After three days of birding we left the high Central Mountains and descended to the dry lowlands of the south-eastern coast. Parts of our downhill journey were through extensive tea plantations, spectacular sceneries and, by a waterfall, we experienced beautiful mist-covered caps of cascading mountain ranges bordering deep valleys in the distance. Over three days in the dry lowlands we explored a few of the country’s most popular national parks and some rich wetland habitats. We explored the parks on jeep safaris. Amongst the many birds we saw, the following are some of the interesting species encountered: Painted Stork, Black-headed Ibis, Yellow Bittern, Black Bittern, Watercock, Grey-headed Fish Eagle, Black-winged Kite, Crested Hawk Eagle, Indian Peafowl, Small Pratincole, Plum-headed Parakeet, Jerdon’s Nightjar, Indian Nightjar, Yellow-wattled Lapwing, Orange-breasted Green Pigeon, Grey-bellied Cuckoo, Green Bee-eater, Indian Roller, Coppersmith Barbet, Malabar Pied Hornbill, Marshall’s Iora, Jungle Prinia, Yellow-eyed Babbler, Jerdon’s Bushlark and Blyth’s Pipit.

Completing our birding in the dry lowlands with a very successful pre-breakfast bird watching session at a bird-rich scrubland we headed to the rainforest region of the country. The first location was at the lower hills in a different mountain range south of the Central Mountains and the second was at the western foothills of the main central mountains. Both in the country’s wet zone which harbours many endemic birds and other special rainforest dwellers. Though the high humidity here was sometimes uncomfortable, our five-day explorations between the two locations rewarded us with many interesting birds including all the remaining endemics on our list. The endemic Sri Lanka Spurfowl gave us some trouble since the pair had stopped coming to the regular stakeout – the backyard of a house in a forest village. Our attempts to see it at a recently found stakeout had failed too. Finally, we managed to obtain good views of a pair walking in the forest after patiently waiting and trying for this naturally extremely shy spurfowl. Following are some of the interesting species we had superb views of: Slaty-legged Crake, Red-faced Malkoha, Green-billed Coucal, Malabar Trogon, Serendib Scops Owl, Chestnut-backed Owlet, White-faced Starling, Spot-winged Thrush, Sri Lanka Hill Myna, White-throated Flowerpecker, Ashy-headed Laughing-thrushes, Orange-billed babbler, Sri Lanka Scaly Thrush and Sri Lanka Blue Magpie.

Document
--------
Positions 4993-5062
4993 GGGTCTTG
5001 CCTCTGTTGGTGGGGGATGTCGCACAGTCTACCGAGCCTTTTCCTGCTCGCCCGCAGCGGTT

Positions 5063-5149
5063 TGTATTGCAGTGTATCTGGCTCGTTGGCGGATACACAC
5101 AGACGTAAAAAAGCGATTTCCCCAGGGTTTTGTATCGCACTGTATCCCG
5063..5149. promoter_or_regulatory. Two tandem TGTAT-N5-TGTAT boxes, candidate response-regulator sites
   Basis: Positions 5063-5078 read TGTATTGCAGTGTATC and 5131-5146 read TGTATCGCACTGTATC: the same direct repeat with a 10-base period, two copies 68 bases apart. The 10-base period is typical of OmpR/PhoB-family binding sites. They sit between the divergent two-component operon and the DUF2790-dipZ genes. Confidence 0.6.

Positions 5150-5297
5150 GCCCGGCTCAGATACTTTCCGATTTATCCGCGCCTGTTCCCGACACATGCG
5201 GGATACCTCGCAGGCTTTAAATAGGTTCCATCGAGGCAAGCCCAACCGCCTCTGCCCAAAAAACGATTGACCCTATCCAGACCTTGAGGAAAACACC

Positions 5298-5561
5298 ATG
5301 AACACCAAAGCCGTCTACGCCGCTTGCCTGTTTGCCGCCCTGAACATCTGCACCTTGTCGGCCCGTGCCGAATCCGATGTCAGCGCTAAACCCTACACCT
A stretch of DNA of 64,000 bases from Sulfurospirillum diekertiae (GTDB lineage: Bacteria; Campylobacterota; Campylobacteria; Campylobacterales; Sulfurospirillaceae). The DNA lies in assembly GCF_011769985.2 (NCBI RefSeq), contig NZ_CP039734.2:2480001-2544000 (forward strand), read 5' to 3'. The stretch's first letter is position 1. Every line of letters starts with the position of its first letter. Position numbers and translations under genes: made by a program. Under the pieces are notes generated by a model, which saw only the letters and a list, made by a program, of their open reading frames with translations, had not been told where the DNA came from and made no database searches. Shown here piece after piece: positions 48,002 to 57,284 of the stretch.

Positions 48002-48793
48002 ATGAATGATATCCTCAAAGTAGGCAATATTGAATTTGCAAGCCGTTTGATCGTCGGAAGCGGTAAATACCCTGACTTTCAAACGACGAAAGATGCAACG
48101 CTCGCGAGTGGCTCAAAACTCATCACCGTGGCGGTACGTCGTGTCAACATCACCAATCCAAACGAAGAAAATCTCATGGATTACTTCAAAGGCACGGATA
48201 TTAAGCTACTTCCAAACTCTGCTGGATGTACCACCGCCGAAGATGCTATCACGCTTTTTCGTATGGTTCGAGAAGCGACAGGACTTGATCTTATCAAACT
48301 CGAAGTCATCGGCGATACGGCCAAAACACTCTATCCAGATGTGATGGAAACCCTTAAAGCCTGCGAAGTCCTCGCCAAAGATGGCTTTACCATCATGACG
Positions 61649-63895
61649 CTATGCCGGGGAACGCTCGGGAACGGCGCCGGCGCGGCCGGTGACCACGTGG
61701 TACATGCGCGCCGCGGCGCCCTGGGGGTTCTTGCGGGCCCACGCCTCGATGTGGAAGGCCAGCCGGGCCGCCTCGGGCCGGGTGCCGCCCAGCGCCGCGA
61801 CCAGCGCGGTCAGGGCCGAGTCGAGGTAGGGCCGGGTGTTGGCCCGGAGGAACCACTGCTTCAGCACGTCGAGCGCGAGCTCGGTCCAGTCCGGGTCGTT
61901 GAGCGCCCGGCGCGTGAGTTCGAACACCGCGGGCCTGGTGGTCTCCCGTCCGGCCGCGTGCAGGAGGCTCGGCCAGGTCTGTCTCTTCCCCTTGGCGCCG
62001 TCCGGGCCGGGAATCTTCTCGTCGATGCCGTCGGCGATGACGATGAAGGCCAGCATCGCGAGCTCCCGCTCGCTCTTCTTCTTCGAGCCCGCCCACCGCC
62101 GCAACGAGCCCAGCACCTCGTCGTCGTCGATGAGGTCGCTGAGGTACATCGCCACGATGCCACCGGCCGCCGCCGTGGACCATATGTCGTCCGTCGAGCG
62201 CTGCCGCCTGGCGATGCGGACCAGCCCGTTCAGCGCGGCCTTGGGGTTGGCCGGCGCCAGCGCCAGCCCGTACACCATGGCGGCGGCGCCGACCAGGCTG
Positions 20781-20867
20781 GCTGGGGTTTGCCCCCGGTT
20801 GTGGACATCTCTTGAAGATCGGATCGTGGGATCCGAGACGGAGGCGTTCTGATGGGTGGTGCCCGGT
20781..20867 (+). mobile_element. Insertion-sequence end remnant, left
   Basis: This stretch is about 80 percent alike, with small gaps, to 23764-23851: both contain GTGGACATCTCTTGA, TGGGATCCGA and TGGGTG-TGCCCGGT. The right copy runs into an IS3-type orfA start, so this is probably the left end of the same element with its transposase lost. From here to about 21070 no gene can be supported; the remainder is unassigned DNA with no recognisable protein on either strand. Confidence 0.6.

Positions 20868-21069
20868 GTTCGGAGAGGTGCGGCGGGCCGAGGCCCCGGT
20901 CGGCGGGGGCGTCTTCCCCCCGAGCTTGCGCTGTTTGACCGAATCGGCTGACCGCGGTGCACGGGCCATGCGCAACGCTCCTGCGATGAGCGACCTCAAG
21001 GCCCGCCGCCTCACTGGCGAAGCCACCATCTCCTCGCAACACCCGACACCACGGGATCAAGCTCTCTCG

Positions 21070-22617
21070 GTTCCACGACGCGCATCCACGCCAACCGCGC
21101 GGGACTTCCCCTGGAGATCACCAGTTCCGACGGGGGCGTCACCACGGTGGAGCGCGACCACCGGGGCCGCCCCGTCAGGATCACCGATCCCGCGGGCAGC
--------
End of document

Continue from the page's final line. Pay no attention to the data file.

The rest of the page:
At the end of our rainforest exploration we returned to our first hotel near the airport thus concluding another successful tour of Sri Lanka. Our final group gathering was at dinner with the usual large buffet spread in the hotel restaurant. After completing the day’s bird tally the Bird of the Trip was announced. Amongst the 11 favoured species voted by the participants, the very attractive endemic Red-faced Malkoha stood at the winning place. A foursome of Serendib Scops Owl, Sri Lanka Frogmouth, Jordon’s Nightjar and Sri Lanka Blue Magpie became the runners-up.

During our two weeks we had encountered 239 species of birds including all the country’s 34 endemics and many other Indian Subcontinent endemics. Amongst these, we had 10 species of owl, frogmouth and nightjars seen very well. And of the many of the birds we found, the group had superb ‘scope views too. We also encountered 18 species of mammals and several species of reptiles including Agamid lizards, Monitor lizards and Mugger Crocodile.


-          Deepal Warakagoda



Created: 09 January 2020